Guns, Poverty, And High Altitude Factor Into Region's High Suicide Rates
Monday was World Suicide Prevention Day. Here in the Mountain West, we have some of the highest suicide rates in the country.
Karl Rosston, suicide prevention coordinator for the state of Montana, said easy gun access, poverty and the cowboy culture of “put up and shut up” all contribute to the region’s high suicide rates.
“We have a perfect storm as far of all these things happening at the same time,” Rosston said.
Even the Mountain West’s high altitude might play a role.
“As we get higher in elevation our brains produce less serotonin, which is the primary neurotransmitter that regulates our mood,” he said. “Worldwide, at about 2,500 feet, we see a spike in suicides.”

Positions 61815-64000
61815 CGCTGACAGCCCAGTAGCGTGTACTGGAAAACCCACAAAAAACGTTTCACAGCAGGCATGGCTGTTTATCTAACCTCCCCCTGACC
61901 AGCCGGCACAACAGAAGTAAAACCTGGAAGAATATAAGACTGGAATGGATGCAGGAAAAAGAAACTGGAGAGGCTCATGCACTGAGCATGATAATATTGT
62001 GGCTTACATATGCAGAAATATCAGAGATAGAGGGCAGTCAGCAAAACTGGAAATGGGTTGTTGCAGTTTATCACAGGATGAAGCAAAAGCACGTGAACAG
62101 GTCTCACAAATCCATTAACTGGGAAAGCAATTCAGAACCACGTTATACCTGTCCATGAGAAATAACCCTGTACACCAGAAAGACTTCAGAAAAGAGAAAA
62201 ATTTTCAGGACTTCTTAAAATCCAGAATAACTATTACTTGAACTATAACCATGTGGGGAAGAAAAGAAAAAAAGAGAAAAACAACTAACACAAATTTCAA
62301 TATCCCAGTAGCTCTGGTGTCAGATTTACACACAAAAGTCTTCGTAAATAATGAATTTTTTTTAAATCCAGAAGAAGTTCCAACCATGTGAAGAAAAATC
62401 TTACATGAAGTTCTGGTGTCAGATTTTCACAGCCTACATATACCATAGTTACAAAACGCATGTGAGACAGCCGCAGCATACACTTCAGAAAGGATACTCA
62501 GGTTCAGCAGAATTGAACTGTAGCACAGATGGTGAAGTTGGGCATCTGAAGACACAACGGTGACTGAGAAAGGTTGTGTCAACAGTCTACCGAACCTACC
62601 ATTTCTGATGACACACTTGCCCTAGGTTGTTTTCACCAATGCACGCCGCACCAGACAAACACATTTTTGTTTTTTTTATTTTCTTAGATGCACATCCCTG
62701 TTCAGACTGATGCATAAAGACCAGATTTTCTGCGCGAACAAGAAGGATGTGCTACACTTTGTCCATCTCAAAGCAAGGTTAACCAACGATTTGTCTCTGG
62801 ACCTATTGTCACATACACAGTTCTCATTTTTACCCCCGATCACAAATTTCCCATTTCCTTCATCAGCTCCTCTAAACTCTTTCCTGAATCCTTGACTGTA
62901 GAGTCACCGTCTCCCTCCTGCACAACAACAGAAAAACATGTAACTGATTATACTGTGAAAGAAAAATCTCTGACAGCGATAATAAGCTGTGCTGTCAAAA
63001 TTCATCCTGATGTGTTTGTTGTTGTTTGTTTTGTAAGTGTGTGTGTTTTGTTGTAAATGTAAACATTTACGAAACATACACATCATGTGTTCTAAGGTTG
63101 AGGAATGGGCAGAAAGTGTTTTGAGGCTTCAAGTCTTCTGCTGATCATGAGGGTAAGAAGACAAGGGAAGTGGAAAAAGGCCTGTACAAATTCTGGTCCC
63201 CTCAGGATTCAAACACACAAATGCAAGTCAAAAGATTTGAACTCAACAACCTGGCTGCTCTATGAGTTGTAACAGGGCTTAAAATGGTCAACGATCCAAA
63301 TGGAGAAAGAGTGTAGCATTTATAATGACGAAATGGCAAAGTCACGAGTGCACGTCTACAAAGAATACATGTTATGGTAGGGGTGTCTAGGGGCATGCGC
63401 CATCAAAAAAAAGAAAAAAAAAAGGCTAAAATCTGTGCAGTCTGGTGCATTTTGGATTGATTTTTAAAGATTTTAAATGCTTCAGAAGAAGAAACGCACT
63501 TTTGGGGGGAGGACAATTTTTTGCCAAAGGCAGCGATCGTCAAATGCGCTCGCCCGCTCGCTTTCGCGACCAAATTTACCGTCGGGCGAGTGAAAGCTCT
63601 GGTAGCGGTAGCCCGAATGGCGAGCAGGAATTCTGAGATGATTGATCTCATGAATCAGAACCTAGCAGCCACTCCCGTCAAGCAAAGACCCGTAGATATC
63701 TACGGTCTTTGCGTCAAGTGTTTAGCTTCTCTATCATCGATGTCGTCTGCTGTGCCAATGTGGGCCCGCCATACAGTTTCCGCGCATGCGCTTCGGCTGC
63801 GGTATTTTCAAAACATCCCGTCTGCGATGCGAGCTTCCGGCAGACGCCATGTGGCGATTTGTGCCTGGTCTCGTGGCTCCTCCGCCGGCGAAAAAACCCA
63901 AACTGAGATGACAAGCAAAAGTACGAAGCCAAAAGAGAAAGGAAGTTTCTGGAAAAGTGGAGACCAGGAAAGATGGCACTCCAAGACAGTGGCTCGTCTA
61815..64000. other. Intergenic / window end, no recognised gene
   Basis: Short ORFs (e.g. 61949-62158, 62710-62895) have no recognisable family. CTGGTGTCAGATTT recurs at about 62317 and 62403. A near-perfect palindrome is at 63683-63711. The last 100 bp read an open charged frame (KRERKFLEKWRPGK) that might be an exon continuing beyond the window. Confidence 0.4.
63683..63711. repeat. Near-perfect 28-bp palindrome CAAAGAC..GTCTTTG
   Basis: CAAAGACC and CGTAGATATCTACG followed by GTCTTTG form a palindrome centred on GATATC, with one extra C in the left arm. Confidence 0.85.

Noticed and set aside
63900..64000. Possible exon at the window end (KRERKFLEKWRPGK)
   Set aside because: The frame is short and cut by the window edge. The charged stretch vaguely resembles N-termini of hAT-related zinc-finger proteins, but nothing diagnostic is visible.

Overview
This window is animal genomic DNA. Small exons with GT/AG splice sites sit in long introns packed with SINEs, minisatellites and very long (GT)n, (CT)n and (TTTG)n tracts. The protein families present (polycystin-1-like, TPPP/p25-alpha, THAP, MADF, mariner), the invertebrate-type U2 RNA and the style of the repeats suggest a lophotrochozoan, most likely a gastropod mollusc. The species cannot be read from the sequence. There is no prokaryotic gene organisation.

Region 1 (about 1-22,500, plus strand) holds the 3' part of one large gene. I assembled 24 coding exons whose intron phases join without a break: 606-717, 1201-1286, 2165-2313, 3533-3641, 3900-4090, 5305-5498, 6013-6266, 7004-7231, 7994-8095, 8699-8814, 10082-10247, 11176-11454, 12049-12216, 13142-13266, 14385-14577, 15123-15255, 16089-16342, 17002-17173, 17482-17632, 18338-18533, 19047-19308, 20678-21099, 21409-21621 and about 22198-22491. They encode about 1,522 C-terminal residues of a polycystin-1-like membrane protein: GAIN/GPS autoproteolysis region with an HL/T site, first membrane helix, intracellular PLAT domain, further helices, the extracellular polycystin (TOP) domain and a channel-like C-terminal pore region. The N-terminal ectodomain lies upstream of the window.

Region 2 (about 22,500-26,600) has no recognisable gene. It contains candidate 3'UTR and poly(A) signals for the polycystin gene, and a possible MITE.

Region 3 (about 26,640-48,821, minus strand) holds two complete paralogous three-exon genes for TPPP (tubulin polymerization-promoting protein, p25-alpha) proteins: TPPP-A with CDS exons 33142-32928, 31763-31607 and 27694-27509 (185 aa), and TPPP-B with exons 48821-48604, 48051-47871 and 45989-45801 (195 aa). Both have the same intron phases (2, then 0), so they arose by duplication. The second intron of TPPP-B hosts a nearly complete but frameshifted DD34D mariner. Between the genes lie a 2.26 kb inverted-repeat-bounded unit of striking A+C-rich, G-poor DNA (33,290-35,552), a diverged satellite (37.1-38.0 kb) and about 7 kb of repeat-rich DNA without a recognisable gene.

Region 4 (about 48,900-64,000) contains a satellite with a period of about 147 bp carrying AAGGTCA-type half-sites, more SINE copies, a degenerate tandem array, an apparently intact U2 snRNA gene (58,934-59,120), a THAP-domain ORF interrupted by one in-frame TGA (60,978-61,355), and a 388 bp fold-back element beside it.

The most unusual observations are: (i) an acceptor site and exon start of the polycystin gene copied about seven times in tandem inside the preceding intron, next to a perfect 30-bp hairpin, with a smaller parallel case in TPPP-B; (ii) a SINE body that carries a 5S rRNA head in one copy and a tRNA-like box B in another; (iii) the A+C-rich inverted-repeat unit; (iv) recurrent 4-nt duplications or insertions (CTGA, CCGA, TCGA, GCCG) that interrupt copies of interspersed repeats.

In Montana, the counties with the three highest rates of suicide are all over 5,000 feet in elevation. Rosston said there’s also a dearth of mental health treatment specialists in the region – especially in rural places.
If someone is feeling depressed or suicidal, Rosston encourages them to know they aren’t alone and that depression is very treatable.
“Suicide is one of the most preventable forms of death if we ask for help,” he said.
If you or someone you know is struggling with thoughts of suicide you can call the suicide hotline at 1-800-273-TALK.
This story was produced by the Mountain West News Bureau, a collaboration between Wyoming Public Media, Boise State Public Radio in Idaho, Yellowstone Public Radio in Montana, KUER in Salt Lake City and KRCC and KUNC in Colorado.
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